One feature that could definitely sell a bunch of Ultimate series handsets is the TV-Out port located inconspicuously on the right of the phone. We tested the TV-Out on a computer monitor here in our office and the results were very good. At XGA (1024x768) TV-Out resolution, the possibility of running a PowerPoint presentation off the handset and displaying it for an audience via a projector or TV is very appealing for those who want to leave their laptop at the office.

In regards to connectivity, the Ultimate series definitely has all the bases covered. The phones are tri-band UTMS/HSDPA capable as well as being world-roaming quad-band GSM. During our tests we saw excellent Internet data speeds and generally browsing was a breeze. To compliment mobile data access the 6150 also connects to Wi-Fi networks supporting 802.11b/g/e/i protocols. Also, as is standard these days, the Ultimate series can make Bluetooth connections for file transfers, Internet sharing or for connecting to a compatible hands-free phone headset.

The longevity of the battery between charges was well below par during our tests. During very light testing we saw approximately three days of charge, but any greater use -- particularly of connectivity features like Wi-Fi or HSDPA -- and we found ourselves charging the 6150 at the end of each day. On the upside the battery level monitor is far more accurate that the common four-bar level display so you can follow the disappointingly fast depletion of battery level and be on standby with the charger.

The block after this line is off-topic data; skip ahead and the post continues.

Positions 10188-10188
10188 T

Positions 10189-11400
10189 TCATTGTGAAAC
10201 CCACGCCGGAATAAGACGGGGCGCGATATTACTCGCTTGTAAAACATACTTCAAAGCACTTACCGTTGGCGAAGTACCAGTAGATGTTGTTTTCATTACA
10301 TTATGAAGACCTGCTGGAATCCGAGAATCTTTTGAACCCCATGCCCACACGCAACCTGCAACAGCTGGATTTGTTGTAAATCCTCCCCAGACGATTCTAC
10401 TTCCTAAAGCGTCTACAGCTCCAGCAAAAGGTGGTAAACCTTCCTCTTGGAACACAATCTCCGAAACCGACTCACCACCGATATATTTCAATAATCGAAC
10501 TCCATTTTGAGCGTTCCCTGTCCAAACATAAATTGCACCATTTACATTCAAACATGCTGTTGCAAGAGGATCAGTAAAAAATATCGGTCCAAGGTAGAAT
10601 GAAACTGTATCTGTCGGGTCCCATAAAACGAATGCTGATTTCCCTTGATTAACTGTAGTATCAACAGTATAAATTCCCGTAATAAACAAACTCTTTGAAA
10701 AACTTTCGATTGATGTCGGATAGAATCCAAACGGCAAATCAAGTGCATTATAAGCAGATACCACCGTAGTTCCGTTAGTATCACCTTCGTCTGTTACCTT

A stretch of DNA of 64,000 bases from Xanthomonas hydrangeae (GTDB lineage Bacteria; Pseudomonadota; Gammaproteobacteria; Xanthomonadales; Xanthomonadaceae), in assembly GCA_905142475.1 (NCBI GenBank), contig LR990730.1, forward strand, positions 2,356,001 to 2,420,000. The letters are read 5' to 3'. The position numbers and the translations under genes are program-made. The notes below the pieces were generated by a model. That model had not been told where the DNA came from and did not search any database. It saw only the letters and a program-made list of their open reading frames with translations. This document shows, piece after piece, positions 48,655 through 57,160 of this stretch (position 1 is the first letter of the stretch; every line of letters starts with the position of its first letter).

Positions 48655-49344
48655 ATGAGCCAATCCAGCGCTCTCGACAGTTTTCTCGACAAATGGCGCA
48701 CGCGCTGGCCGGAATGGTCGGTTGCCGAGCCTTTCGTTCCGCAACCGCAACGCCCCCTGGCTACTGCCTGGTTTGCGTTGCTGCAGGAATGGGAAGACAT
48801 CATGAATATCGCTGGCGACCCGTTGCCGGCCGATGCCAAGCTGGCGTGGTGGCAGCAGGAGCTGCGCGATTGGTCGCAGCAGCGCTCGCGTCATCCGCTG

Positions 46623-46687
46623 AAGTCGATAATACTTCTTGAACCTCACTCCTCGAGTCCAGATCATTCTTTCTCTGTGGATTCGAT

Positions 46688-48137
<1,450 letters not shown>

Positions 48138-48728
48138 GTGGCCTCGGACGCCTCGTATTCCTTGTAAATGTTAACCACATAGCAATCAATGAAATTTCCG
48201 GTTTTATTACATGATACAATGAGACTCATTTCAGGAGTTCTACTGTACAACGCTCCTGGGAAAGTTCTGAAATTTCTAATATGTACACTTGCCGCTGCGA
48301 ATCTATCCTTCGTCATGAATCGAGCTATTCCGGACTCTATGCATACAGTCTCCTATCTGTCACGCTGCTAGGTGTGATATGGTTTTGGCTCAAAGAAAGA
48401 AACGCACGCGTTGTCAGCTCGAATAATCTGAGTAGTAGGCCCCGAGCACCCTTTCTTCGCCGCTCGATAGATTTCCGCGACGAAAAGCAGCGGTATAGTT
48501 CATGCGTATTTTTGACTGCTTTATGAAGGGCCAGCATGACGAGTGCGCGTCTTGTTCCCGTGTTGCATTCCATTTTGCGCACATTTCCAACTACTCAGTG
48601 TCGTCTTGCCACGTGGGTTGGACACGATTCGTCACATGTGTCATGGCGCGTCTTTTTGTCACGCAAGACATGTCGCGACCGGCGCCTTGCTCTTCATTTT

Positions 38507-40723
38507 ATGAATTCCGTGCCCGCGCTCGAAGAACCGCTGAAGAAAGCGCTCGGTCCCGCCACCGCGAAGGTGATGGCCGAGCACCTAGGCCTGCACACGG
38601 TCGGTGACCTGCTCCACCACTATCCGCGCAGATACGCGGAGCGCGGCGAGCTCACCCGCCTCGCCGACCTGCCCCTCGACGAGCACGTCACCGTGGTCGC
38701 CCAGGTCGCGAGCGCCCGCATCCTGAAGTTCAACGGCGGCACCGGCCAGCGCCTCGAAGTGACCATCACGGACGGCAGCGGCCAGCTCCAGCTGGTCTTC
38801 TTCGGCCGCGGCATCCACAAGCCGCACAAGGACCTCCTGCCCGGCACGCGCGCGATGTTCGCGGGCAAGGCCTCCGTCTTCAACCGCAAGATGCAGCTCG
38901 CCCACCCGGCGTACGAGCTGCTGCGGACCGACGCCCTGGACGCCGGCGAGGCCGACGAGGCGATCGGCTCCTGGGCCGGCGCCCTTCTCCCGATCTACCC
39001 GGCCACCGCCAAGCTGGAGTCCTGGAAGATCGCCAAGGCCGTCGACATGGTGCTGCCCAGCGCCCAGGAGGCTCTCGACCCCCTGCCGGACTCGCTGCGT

While the battery life is lacklustre, we were impressed generally with the phone's operation. The i-mate Ultimate smartphones run on a 520MHz processor with 128MB RAM and is complimented with NVIDIA graphics acceleration. What this amounts to is speedy processing of menus and applications -- we found there were only a few apps which require more than a moment to register onscreen. This may sound like standard fare for a mobile phone, but from our repeated experience of laggy Windows Mobile devices, the Ultimate 6150 exceeded our modest expectations.

In our opinion, touchscreens are still a contentious feature. Many touchscreens make using the devices more difficult and require far more patience and concentration than the use of traditional hard inputs. This said, the touchscreen on the Ultimate 6150 is better than we've seen recently. We found it to be reasonably accurate and responsive, particularly when using the stylus, and even though typing with it feels like collecting baked beans with a toothpick, we managed to get faster as our tests continued, and relied on the backspace button less and less. Of course, this is as much to the credit of our exceptional hand-eye coordination as it is to the 6150's useability.

The truth is it took a little while to get used to using the Ultimate 6150. Being forced to type with the touchscreen was a drag before we mastered it, and WM6, while practical, is just a drag. The saving grace for the Ultimate 6150 was the processing power. If every menu selection had lagged while we drilled down layer by layer we would have thrown the handset in the bin, or better still, out a window. The 6150 might be a big handset by current standards and the battery life verges on dismal, but it packs a punch and definitely out-performs the other WM6 devices we are reviewing at this time, in processing and graphics rendering.

Either the 6150 or the 8150 would make a good handset for business users who want a Windows Mobile phone to compliment their current business practices. But be warned: you'll need deep pockets, not just to pay the RRP of AU$1,099, but deep, wide pockets to lug around the hefty handset.